- An Olympia, Washington, youth soccer club settled for $1.5 million a lawsuit by a former player who says a coach sexually abused her. Brittany Wentz stated it lasted for the five years she was a Black Hills Football Club member, starting when she was 13 years old. Brittany said she and her coach, David Cross, had a sexual relationship when she was 17, reports KIRO
- As part of its bankruptcy filing, USA Gymnastics offered in 2020 to pay $215 million to more than 500 plaintiffs who claim they were sexually abused by Larry Nassar, a physician employed by the organization, according to the Washington Post. Michigan State University, who also employed Nassar, settled 332 claims involving him for $500 million in 2018
Sexual Misconduct and Abuse in Schools
Schools, colleges, universities, and other institutions of high learning have a duty to protect their students. An employee or fellow student may inflict the sexual abuse. This type of misconduct happens every day in small-town elementary schools and world-famous universities. If helping sexual abuse victims is something your firm does or wants to do, we can help.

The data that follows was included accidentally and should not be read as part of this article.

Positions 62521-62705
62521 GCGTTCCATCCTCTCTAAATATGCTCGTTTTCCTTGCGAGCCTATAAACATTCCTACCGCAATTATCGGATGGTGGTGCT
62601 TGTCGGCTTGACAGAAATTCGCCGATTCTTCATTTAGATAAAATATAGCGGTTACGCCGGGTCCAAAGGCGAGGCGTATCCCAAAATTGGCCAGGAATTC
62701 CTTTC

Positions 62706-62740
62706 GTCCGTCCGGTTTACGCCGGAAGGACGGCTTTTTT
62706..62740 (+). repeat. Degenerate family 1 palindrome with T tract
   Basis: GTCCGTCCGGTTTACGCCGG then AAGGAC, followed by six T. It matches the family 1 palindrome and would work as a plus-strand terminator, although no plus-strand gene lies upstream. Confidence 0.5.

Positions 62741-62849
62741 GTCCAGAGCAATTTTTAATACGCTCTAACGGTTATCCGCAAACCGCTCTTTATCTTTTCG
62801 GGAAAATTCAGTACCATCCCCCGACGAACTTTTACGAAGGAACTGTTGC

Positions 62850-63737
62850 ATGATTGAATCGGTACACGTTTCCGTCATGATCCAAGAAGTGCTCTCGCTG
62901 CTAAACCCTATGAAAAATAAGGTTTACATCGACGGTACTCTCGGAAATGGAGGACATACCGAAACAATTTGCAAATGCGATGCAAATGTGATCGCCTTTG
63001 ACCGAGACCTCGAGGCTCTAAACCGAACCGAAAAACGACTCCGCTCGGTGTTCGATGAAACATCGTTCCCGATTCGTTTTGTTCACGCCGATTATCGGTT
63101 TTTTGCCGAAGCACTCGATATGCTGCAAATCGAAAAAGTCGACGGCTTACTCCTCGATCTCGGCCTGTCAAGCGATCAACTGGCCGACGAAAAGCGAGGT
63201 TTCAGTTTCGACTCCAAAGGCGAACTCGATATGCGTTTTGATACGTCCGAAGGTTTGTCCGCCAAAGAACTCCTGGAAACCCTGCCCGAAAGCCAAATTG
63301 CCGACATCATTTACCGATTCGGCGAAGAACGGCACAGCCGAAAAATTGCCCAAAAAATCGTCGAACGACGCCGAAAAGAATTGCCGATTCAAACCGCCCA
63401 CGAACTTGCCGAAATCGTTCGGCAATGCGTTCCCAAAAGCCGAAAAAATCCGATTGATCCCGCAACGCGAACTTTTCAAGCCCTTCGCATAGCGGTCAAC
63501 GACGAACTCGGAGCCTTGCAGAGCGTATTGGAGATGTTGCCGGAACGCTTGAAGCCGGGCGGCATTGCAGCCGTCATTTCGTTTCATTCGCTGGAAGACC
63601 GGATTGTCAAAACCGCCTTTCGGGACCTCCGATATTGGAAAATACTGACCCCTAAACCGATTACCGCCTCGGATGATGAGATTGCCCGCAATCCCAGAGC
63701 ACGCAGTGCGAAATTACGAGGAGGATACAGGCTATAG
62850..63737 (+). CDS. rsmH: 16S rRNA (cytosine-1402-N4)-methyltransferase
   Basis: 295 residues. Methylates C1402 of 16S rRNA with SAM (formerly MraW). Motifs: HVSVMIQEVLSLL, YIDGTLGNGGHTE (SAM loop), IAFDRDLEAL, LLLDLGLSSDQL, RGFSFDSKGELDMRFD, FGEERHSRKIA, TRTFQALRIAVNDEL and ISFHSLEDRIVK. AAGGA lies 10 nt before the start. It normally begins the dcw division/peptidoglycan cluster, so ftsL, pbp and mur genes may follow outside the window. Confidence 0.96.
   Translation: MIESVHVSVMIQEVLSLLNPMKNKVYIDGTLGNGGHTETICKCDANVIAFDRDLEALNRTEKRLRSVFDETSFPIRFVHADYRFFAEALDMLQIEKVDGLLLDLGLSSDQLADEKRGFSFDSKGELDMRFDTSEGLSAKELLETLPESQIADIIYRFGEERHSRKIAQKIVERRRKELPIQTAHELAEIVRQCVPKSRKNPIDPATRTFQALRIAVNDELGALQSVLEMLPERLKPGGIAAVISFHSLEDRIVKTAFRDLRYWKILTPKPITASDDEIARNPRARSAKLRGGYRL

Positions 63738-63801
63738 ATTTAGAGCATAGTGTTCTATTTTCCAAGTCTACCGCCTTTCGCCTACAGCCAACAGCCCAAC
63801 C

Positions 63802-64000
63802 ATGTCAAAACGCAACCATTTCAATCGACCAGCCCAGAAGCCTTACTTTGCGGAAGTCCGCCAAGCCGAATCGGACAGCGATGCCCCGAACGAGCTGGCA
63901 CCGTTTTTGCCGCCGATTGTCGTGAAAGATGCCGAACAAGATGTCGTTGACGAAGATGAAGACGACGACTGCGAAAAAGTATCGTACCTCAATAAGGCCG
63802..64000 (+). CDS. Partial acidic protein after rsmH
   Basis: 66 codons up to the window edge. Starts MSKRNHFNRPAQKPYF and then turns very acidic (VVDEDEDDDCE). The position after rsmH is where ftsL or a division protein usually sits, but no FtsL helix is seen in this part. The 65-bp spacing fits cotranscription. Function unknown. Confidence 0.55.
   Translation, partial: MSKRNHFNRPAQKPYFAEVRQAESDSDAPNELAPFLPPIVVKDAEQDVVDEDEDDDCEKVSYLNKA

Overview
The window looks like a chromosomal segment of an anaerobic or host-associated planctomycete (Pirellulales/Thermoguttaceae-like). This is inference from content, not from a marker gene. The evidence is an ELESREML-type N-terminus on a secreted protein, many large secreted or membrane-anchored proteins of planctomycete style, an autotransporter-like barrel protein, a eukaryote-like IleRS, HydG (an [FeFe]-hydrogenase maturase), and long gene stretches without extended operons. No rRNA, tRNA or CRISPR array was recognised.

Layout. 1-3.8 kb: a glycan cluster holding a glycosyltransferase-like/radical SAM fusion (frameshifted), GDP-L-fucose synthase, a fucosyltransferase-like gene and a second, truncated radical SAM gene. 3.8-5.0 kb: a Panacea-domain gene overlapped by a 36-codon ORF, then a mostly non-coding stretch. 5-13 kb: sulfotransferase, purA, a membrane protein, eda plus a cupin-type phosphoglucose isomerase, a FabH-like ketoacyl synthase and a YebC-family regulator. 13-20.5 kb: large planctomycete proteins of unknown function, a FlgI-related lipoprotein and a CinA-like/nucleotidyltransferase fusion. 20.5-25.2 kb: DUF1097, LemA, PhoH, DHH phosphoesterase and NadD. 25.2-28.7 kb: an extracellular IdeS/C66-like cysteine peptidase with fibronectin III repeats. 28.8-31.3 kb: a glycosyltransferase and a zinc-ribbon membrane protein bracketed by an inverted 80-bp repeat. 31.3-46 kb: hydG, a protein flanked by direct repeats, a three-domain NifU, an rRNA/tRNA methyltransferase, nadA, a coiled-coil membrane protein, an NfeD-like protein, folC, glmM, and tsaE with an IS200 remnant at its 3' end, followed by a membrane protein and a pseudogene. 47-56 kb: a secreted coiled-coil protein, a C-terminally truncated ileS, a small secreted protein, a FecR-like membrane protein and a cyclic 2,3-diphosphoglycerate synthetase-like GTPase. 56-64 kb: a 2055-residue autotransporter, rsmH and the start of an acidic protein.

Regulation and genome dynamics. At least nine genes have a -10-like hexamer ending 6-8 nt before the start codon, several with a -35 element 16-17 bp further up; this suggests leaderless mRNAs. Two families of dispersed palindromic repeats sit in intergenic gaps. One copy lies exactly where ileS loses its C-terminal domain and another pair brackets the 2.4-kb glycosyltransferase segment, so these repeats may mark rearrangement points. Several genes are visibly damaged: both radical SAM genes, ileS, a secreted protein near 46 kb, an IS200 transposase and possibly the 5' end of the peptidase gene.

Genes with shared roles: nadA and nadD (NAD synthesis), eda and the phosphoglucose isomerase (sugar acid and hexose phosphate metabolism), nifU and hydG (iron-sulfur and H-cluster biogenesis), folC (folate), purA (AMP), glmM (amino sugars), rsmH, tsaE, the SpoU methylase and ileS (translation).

Students Rely on Schools to Keep Them Safe
The Associated Press (AP), after a year-long investigation, found about 17,000 official reports of sexual assaults of kindergarten through high school students by other students from fall 2011 to spring 2015. This is just a fraction of the whole problem because these attacks are greatly under-reported. Some academic estimates are much higher.
The data shows sexual assaults by peers are much more common than those by teachers. For every adult-on-child sexual attack reported, there were seven by students. The AP states the number peak during middle school.
High school students face sexual misconduct by other students as well as that by teachers, administrators, and employees. Students may be assaulted by others or be victims of rape by school employees and volunteers. Victims also face retaliation to keep them quiet or to punish them for speaking up. When schools are put on notice of misconduct, they have an obligation to act. They must do a sufficient investigation and take corrective steps.